Please don't act on my suggestions without checking with a grown-up (ideally some kind of expert).

            Comment


              #7
              Originally posted by theartfullodger View Post

              Why do you think tenancy permits you to move back in with them there anyway please?
              Thanks for the response, that's what I want to know. Obviously if I wasn't living there then it would not be permitted without the agreement of the agents and I'm assuming a fee, but if the tenancy has ended and I am living there then technically they are no longer tenants and would be lodgers. I can no longer access the original terms of business I signed with the agents so just wanted to know if there is a precedent in this situation.

              Comment


                #8
                Originally posted by jpkeates View Post
                As long as the tenants cooperate and move out, that sounds like it should work.

                If any of the tenants don't move out in line with the break clause, a periodic tenancy will arise automatically (depending on whether they are joint tenants or on separate tenancies it will be for any who remain or all of them).
                So they're all going to need to both cooperate and move out for a while.
                Thanks for the info. I need to give it a bit of thought, might be simpler just to get new people in.

                Comment


                  #9
                  Originally posted by trv85 View Post

                  Thanks for the response, that's what I want to know. Obviously if I wasn't living there then it would not be permitted without the agreement of the agents and I'm assuming a fee, but if the tenancy has ended and I am living there then technically they are no longer tenants and would be lodgers. I can no longer access the original terms of business I signed with the agents so just wanted to know if there is a precedent in this situation.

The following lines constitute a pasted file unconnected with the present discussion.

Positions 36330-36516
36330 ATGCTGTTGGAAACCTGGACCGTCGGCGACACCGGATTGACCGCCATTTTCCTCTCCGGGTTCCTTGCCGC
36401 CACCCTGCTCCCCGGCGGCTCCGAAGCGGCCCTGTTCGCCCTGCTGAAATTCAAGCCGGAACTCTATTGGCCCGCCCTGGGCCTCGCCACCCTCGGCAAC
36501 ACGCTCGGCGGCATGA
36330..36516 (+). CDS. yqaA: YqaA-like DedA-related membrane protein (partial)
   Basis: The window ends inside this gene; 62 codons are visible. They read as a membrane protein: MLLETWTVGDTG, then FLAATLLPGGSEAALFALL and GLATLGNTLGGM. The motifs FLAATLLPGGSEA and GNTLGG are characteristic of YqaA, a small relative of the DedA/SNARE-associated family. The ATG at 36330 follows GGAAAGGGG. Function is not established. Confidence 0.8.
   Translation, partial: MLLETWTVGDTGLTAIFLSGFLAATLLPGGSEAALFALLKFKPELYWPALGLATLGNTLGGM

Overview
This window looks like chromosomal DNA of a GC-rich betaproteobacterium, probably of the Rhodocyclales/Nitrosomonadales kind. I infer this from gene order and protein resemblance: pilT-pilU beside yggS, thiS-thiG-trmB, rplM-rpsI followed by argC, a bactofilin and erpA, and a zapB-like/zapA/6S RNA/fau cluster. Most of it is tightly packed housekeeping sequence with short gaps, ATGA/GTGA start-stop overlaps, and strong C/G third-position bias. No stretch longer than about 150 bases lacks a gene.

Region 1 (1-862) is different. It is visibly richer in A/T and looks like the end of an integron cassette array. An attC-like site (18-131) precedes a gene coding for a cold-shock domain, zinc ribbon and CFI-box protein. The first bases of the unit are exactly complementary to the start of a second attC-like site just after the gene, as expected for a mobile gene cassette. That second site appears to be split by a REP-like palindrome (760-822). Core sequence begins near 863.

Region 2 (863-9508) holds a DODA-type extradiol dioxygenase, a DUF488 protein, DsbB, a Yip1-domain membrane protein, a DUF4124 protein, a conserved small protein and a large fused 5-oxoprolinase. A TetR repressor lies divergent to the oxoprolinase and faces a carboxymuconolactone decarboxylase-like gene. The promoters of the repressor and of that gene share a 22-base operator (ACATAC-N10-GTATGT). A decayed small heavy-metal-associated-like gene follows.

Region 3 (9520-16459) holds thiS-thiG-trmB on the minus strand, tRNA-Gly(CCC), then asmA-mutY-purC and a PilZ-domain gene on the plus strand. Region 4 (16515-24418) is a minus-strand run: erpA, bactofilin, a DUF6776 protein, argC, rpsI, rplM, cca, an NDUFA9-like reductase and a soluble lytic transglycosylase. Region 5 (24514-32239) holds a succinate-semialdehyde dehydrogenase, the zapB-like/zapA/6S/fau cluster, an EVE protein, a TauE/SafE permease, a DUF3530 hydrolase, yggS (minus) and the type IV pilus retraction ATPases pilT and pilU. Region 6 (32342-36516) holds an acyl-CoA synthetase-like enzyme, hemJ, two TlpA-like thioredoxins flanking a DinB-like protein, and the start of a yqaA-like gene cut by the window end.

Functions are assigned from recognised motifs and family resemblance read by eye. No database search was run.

I'm sure you have understood that unless tenant departs before end of fixed term, or gives notice & goes, or there is a surrender, the tenancy does not end - it continues a periodic tenancy. A landlord or agent cannot prevent this from happening. So just because the fixed term ends doesn't mean the tenancy has ended! Please confirm you do or do not understand this point, please?

                  Best regards
                  I am legally unqualified: If you need to rely on advice check it with a suitable authority - eg a solicitor specialising in landlord/tenant law...

                  Comment


                    #10
                    It frequently takes around 6 months to evict a reluctant tenant if you get everything right first time and it goes relatively smoothly. If you sense reluctance from the tenants, I would make other accommodation plans iiwy.

                    Comment


                      #11
                      Can we go back to the start here:

                      If these are separate tenants each with a room (rather than joint tenants) -- that is not at all clear to me...

                      then why can OP not move in to replace a departing tenant?

                      Whether that will miraculously convert existing ASTs into lodging arrangements, I doubt, -- but any new tenants would be lodgers.. So OP's objective might be achieved in time.

                      Comment


                        #12
                        Simply moving in cannot convert tenants into lodgers.

                        If it could then many would be trying it on to get around eviction legislation. I'm thinking HMOs here.

                        You have to end (all?) the tenancies and move in yourself. Then you can take lodgers - who may just happen to be your ex-tenants.